A publication of AAEA

A publication of AAEA
Economic Consequences of Highly Pathogenic Avian Influenza

Economic Consequences of Highly Pathogenic Avian Influenza

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Theme Overview: Economic Consequences of Highly Pathogenic Avian Influenza

Amy D. Hagerman and Thomas L. Marsh

Highly Pathogenic Avian Influenza impacted 211 commercial poultry farms and 21 backyard poultry farms in 2014-2015. As in any significant economic event such as HPAI, necessary adjustments were made to mitigate losses and costs, lessons were learned, and new questions are in need of answers.

Local Economies and Highly Pathogenic Avian Influenza

Kamina K. Johnson, Riley M. Seeger, and Thomas L. Marsh

The 2014-2015 highly pathogenic avian influenza outbreak altered some local economies with producers incurring response activity costs and other local businesses realizing benefits. Lessons learned can be used to reduce the harmful effects of future disease outbreaks. Potential mitigation strategies include preventative investments, risk-based instruments, and resource allocation planning.

Proactive Risk Assessments to Improve Business Continuity

Jada M. Thompson and Dustin L. Pendell

Proactive risk assessments help with disease outbreak preparation and planning to reduce the time between disease discovery and a permitting process for movement of products on and off farm. To ensure business continuity among poultry producers, more than 7,800 permits were issued during the 2014-2015 HPAI outbreak in United States.

The Impact of Highly Pathogenic Avian Influenza on Table Egg Prices

Wei Huang, Amy D. Hagerman, and David A. Bessler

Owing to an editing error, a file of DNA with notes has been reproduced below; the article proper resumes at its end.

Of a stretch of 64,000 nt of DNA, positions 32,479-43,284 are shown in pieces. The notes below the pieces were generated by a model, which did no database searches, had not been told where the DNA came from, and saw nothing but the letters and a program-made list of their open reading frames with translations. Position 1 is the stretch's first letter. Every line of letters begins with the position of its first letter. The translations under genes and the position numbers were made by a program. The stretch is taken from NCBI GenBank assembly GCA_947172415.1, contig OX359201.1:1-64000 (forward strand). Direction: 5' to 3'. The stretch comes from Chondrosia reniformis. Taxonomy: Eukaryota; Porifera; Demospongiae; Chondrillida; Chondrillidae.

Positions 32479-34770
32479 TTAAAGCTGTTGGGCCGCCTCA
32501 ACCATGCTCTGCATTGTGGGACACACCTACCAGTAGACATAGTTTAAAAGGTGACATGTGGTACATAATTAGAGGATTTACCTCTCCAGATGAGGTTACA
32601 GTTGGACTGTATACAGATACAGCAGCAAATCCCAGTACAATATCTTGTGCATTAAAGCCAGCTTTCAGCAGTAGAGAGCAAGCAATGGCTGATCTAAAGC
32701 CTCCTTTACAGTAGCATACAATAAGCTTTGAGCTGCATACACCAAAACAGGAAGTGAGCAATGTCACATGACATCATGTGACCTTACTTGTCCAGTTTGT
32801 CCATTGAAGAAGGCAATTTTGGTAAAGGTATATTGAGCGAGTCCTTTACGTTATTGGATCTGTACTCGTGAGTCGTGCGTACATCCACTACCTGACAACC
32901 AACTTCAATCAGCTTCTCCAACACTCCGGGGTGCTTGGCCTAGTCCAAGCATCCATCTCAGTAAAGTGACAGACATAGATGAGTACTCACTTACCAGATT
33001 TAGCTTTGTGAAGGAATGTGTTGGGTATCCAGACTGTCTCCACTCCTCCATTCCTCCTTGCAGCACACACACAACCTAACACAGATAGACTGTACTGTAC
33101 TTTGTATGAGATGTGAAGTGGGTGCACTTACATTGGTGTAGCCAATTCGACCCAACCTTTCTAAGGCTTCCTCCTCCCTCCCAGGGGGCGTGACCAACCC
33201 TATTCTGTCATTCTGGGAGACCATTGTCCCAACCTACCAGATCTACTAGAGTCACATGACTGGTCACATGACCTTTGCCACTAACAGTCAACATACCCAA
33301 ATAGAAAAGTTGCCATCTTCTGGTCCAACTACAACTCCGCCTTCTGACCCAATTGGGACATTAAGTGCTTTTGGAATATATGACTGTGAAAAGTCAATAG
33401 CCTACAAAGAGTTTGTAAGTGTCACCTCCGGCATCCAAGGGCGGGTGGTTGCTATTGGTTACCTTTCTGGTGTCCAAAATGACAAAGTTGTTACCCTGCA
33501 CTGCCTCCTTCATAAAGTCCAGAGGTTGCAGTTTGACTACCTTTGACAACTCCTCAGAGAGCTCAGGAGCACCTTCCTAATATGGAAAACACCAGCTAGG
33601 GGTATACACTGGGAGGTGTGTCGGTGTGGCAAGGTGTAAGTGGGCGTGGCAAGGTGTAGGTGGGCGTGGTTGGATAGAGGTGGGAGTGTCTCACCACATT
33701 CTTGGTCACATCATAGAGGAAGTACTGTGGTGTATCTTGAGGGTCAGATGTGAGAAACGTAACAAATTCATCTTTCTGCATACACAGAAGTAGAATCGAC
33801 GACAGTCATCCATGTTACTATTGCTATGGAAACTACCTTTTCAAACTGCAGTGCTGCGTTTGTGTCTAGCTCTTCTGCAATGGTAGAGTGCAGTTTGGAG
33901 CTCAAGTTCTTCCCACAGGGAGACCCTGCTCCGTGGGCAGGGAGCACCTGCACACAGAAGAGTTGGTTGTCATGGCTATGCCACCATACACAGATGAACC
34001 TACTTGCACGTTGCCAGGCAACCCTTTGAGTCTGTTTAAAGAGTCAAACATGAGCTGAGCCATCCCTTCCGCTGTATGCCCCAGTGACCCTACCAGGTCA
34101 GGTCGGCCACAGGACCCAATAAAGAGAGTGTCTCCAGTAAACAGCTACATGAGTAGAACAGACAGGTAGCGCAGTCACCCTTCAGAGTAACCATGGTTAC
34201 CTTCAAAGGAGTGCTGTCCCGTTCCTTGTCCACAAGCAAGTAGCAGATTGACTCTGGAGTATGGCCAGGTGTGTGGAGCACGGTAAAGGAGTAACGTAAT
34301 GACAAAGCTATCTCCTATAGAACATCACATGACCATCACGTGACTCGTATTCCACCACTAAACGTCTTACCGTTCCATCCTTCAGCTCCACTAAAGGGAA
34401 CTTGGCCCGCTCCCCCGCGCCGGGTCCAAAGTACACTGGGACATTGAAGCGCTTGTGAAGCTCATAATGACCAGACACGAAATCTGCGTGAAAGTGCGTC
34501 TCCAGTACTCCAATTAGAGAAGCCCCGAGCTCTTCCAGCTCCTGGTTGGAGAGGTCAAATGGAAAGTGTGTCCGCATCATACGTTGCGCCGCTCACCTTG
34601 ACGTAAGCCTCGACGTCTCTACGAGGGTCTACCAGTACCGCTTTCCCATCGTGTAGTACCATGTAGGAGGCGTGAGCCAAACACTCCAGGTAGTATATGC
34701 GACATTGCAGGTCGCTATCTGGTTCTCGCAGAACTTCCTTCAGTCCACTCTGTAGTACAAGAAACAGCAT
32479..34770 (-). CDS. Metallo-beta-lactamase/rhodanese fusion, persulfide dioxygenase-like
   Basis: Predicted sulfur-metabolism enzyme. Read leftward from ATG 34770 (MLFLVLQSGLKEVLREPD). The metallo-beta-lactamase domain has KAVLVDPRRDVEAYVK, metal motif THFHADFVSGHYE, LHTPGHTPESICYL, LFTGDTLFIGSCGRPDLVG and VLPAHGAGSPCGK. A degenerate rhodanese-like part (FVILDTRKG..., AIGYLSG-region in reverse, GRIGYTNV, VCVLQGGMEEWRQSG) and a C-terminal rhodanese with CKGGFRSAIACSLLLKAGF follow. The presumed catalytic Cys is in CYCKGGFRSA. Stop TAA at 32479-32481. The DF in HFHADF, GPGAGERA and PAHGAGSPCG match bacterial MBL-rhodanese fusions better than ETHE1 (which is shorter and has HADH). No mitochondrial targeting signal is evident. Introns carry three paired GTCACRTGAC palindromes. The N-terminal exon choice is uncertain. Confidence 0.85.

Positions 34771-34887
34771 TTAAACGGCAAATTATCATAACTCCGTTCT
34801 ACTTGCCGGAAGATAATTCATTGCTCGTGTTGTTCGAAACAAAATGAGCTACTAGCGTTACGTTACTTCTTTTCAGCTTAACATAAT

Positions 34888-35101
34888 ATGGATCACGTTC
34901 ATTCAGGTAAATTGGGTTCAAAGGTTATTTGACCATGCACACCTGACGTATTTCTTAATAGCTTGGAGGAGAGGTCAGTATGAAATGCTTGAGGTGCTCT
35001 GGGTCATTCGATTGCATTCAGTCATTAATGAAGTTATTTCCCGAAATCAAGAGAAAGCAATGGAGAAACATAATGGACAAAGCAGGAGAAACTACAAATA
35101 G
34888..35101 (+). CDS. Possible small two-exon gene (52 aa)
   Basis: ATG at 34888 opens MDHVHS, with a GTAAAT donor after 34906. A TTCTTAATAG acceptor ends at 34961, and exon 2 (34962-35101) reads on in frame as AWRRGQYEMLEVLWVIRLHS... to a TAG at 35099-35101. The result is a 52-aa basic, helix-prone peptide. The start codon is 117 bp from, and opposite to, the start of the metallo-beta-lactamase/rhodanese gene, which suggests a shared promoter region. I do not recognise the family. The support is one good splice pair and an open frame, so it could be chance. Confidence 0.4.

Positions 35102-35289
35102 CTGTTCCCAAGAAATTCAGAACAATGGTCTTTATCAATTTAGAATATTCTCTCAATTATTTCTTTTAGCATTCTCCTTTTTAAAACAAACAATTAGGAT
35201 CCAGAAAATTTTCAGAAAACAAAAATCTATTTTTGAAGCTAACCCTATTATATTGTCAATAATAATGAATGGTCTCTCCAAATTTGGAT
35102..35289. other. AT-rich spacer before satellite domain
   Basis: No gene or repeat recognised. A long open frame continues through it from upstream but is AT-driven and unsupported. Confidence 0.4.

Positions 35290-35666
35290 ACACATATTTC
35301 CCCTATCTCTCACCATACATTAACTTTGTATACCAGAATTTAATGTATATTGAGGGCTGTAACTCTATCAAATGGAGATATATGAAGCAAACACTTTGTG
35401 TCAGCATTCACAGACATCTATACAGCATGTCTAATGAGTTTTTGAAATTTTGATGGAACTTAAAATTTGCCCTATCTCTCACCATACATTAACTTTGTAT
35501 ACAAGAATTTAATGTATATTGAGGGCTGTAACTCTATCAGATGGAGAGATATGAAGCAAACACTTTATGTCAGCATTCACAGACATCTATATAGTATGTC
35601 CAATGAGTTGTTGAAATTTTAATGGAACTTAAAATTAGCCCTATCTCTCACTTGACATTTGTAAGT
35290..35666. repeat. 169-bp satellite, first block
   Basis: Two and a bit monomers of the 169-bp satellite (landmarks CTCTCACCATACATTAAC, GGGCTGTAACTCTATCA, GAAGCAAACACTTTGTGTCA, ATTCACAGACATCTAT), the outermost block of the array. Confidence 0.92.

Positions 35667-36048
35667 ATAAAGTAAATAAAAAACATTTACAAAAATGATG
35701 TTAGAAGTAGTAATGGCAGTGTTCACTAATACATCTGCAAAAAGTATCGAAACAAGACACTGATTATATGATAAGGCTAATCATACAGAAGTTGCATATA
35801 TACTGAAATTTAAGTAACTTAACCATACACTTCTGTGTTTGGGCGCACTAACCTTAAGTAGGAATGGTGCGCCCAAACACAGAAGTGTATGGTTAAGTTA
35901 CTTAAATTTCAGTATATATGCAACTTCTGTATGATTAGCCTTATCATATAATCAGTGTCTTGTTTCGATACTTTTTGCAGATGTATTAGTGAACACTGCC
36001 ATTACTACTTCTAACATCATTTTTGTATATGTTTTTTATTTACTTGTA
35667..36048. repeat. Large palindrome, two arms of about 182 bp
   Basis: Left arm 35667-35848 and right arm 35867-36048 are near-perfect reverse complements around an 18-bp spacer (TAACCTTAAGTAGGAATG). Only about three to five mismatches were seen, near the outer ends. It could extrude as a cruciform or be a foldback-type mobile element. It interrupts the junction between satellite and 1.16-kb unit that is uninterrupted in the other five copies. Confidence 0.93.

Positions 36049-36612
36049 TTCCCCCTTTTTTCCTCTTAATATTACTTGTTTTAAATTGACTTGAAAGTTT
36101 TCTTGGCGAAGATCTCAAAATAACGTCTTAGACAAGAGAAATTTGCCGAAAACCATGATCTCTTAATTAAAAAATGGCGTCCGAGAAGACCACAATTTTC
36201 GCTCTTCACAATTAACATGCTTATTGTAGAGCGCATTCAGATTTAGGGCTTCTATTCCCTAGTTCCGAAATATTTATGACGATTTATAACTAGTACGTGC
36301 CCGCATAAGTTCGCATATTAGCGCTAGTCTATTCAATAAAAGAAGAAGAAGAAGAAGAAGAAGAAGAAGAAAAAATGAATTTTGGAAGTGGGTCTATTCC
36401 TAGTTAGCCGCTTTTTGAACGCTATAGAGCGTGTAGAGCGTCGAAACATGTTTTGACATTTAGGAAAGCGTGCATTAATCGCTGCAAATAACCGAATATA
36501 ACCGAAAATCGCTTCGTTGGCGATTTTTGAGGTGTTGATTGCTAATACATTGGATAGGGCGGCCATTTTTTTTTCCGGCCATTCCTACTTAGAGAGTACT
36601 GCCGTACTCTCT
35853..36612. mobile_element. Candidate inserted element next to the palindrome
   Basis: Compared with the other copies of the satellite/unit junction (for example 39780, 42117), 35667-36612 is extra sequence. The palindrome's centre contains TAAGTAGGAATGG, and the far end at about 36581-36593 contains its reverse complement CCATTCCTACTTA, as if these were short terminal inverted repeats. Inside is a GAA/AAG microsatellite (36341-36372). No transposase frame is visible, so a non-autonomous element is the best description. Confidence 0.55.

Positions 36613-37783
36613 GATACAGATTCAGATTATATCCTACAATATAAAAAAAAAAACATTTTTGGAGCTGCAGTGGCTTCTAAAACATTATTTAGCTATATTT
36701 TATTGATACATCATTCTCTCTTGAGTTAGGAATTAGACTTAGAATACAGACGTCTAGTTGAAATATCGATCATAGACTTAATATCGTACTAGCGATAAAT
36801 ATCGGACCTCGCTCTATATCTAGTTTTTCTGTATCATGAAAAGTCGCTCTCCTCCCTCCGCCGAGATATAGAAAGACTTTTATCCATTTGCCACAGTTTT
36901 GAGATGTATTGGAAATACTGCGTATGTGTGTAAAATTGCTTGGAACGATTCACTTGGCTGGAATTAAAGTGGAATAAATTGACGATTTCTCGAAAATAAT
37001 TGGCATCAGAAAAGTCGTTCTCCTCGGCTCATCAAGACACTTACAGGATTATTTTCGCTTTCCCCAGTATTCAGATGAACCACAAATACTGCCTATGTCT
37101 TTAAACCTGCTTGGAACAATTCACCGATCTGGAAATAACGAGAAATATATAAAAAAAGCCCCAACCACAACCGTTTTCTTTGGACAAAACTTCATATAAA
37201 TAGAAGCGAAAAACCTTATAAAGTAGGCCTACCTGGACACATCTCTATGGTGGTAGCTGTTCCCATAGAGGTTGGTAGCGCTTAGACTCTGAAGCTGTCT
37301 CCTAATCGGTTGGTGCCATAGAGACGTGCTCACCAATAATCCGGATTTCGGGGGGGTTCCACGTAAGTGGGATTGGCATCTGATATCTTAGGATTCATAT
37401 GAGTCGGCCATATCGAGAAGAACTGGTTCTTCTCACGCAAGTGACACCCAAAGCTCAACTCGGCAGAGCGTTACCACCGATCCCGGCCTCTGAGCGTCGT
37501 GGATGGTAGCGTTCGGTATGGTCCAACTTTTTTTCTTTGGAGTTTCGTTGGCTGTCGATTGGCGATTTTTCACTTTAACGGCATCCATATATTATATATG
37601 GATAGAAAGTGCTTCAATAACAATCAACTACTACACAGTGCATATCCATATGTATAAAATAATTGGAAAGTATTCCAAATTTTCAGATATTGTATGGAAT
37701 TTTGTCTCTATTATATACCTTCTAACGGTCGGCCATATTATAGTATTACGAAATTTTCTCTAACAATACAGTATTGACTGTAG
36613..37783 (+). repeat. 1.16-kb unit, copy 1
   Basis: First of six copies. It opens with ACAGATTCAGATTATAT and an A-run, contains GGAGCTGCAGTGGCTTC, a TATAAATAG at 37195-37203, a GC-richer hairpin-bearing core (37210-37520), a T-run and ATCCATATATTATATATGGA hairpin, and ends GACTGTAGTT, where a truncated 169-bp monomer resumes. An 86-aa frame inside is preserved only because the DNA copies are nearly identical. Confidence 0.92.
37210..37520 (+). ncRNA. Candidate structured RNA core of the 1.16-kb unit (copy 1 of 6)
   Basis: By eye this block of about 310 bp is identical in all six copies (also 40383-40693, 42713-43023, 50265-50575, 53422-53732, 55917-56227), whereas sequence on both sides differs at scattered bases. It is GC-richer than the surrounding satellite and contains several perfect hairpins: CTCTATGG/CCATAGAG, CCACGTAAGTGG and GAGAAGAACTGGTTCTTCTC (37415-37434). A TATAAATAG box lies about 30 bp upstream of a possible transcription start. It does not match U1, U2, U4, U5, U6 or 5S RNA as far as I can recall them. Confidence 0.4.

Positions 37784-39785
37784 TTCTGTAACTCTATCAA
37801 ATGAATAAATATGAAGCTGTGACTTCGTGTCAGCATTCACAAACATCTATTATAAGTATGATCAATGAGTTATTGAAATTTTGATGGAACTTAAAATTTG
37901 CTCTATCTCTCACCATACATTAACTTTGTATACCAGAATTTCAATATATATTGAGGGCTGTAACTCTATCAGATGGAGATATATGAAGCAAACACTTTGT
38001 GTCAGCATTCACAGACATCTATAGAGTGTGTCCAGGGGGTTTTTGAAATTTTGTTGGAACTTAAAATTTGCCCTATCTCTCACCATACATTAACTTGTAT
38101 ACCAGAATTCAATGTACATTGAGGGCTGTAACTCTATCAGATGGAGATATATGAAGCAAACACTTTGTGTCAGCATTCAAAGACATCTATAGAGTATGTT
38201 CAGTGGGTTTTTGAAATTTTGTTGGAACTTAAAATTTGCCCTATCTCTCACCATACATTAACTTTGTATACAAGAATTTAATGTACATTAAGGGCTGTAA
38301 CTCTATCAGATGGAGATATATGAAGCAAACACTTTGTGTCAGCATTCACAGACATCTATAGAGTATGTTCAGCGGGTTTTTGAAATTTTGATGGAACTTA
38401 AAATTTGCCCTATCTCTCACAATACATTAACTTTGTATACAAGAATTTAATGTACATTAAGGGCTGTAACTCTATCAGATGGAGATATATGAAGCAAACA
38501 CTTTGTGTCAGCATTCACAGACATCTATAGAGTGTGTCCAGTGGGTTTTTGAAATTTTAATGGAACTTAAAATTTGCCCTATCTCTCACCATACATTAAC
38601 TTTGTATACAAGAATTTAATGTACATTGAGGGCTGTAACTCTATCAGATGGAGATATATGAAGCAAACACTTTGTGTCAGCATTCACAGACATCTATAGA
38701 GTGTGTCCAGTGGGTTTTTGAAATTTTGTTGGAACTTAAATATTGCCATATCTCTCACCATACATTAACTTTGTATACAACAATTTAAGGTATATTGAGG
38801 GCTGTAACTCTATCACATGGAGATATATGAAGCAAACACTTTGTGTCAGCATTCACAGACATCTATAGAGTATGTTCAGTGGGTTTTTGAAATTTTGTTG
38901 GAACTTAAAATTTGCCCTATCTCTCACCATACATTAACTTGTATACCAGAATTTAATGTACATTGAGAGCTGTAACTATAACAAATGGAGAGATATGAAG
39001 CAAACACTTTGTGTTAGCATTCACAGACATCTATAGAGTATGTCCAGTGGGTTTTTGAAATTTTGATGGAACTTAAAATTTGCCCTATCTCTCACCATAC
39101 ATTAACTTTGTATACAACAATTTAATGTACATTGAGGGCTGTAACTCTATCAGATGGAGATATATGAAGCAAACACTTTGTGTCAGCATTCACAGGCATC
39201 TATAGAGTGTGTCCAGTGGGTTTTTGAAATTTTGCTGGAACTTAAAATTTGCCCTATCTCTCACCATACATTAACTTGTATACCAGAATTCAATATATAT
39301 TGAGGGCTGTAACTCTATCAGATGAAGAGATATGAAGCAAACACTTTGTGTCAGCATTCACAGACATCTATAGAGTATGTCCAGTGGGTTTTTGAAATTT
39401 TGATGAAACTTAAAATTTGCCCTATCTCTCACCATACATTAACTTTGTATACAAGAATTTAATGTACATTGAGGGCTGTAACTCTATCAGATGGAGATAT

The 2015 HPAI outbreak pushed U.S. egg prices to historic highs. Egg-price relationships among four U.S. regions changed significantly in April 2015. Even before HPAI, the Midwest was a source of national egg-price information; the Southeast emerged as another source after HPAI. Ignoring interregional relationships could bias price forecasts following the HPAI.

Regionalization of the 2014 and 2015 Highly Pathogenic Avian Influenza Outbreaks

Ann Hillberg Seitzinger and Philip L. Paarlberg

Regionalization of Highly Pathogenic Avian Influenza could reduce economic welfare losses. The outcome of regionalization depends on supply and demand relationships in the infected region and movement of negligible risk final products out of infected regions. Regionalization requires improved state level data and alters response strategy alternatives to the outbreak.

Government Spending to Control Highly Pathogenic Avian Influenza

Robert C. Johansson, Warren P. Preston, and Ann Hillberg Seitzinger

What is an appropriate federal response to highly pathogenic avian influenza? Epidemiological modeling coupled with economic modeling has been used to inform policy and program evaluation and planning. In most cases, the benefit of avoided economic losses to domestic producers outweighs U.S. taxpayer costs.